P&G Beauty Sales Fall; More Innovation on Deck

Personal care giant reported on Thursday that the segment’s net sales declined 7 percent in the first quarter.

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For all its glamour and promise, the beauty business is a thorn in Bob McDonald’s side.

This story first appeared in the October 26, 2012 issue of WWD.  Subscribe Today.

Procter & Gamble Co. reported on Thursday that the segment’s net sales declined 7 percent in the first quarter. Beauty’s organic sales dipped 2 percent, while organic sales of the company’s remaining four business units grew in the range of 2 or 3 percent.

McDonald, P&G’s chairman, president and chief executive officer, aims to stem beauty’s sales slide with a full pipeline of what he refers to as “discontinuous innovation,” or products designed to create new categories of growth.

Over the last year in particular, a number of Wall Street analysts have criticized McDonald for what they see as a dearth of innovation at P&G. McDonald responded to their concerns during the company’s earnings call on Thursday by loudly touting P&G’s upcoming launches.

“We are in the early innings of our innovation program,” McDonald told analysts, adding that an onslaught of new products will be on store shelves by January, backed by increased marketing spending. The launches are part of the company’s previously announced 40-20-10 plan, where P&G will focus on its 40 largest businesses, which account for more than 50 percent of sales; 20 top innovations, and 10 most important developing markets.

In beauty, new products include the restaged and reformulated Olay Regenerist, a line tailored for young women called Olay Fresh Effects and the “superpremium” priced Pantene Expert Collection. The collection is one of a host of new products intended to reverse Pantene’s share troubles. “In the U.S., Pantene’s share has begun to stabilize, and our most recent launches are performing well,” said McDonald. “We are investing behind our core brands, and we have a full portfolio of innovation this fiscal year that will strengthen throughout the year.”

As the innovation pipeline is churning, P&G is also focused on wringing out $10 billion in costs by 2016.

“We’re making strong progress against our $10 billion plan, and we will not stop there but we’ll not compromise growth in the process,” said Jon Moeller, P&G’s chief financial officer. “Our endeavor and our job is to get this balance right.”

As part of its cost-cutting efforts, P&G trimmed 1,300 jobs in the quarter to bring the total reductions to 3,300. It expects to cut another 900 posts by the end of the month, and plans to have completed a total of 5,700 reductions by the end of the fiscal year.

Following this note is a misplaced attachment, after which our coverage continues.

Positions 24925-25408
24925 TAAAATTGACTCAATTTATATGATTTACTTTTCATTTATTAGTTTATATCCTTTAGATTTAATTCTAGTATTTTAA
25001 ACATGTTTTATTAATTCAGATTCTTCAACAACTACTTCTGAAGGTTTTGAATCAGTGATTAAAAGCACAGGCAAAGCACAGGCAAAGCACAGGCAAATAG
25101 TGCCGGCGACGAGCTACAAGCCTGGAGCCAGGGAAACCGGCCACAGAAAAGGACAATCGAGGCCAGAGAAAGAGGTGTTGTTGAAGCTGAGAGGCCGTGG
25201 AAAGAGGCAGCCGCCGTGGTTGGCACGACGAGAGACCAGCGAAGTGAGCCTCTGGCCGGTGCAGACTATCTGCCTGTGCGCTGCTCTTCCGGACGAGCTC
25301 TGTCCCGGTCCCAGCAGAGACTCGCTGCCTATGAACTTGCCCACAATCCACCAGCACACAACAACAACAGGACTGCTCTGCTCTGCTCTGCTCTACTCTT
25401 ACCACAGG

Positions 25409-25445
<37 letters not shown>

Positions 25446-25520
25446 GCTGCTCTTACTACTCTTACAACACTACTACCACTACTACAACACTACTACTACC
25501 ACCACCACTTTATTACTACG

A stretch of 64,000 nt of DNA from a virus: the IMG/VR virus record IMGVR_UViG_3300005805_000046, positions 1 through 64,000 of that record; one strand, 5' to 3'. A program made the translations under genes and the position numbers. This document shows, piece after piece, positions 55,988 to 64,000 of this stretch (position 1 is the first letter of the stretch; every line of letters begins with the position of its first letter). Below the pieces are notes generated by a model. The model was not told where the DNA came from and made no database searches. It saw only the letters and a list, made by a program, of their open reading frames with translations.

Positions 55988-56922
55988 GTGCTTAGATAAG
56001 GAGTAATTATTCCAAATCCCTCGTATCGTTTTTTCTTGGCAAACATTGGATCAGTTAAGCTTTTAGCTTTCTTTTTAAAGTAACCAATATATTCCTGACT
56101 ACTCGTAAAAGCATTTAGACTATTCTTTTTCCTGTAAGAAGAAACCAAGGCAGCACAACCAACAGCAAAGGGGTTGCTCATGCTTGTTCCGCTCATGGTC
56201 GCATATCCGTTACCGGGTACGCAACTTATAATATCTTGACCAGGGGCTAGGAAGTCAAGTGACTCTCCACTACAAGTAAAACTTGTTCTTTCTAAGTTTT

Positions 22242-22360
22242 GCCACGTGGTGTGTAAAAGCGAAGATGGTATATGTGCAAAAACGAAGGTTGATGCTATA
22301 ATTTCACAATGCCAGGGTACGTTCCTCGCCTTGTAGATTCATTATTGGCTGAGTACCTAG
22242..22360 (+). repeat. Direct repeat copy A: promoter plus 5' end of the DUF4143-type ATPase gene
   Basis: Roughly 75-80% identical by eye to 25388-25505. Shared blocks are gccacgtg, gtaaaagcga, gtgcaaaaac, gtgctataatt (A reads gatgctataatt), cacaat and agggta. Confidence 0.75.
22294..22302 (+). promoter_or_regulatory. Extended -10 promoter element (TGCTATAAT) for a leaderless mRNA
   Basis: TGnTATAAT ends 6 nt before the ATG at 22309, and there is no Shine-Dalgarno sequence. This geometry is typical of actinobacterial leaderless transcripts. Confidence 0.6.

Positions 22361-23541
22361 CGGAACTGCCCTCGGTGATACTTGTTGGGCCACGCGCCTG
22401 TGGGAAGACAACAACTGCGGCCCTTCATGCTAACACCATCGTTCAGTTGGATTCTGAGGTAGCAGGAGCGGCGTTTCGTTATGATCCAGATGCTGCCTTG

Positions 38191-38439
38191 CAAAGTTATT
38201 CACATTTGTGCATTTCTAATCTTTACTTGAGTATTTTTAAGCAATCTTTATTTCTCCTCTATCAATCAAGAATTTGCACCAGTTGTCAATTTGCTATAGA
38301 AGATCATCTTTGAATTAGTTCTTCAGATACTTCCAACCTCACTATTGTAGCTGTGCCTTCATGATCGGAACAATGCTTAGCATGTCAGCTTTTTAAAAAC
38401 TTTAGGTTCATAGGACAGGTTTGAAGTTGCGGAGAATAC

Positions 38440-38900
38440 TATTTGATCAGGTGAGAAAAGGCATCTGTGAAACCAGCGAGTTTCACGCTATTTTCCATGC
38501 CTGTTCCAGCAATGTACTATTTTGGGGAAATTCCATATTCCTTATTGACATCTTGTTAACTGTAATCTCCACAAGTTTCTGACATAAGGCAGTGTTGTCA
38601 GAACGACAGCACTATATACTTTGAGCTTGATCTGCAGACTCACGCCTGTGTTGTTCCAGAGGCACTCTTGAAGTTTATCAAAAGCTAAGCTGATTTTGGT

The company also has identified, but has yet to announce, a senior group president as its productivity czar. The role of global officer of productivity and organization transformation will report to McDonald.

Analysts welcomed the emphasis on cost-cutting. During the call, Sanford C. Bernstein & Co. analyst Ali Dibadj said, “We’re very happy to hear you found religion in cost-cutting.…It’s almost raining cost-cutting, which is good news.”

The company also said its regaining its footing in certain markets, reporting that it held or gained market share in businesses representing 45 percent of sales globally and 60 percent of sales in the U.S.

In a research note Thursday, Deutsche Bank analyst Bill Schmitz called those gains “a sequential improvement but still not good enough.”

The company said while it continues to gain ground in developing markets, which account for 38 percent of P&G’s business, it has seen modest slowdowns in large markets such as China, Russia, Turkey, India and Brazil. “We expect the innovation and marketing plans we have in place for the balance of the year will help to further accelerate share and sales growth despite slower market growth,” said Moeller. “We’re currently forecasting 8 to 9 percent organic sales growth in developing markets for the fiscal year.”

The company’s earnings during the quarter from continuing operations were $2.85 billion, or 96 cents a diluted share, down from $3 billion, or $1.01 a share, in the year-ago period. Net sales declined 4 percent to $20.74 billion, from $21.53 billion, due in part to the negative impact of foreign currency exchange. Organic sales gained 2 percent.

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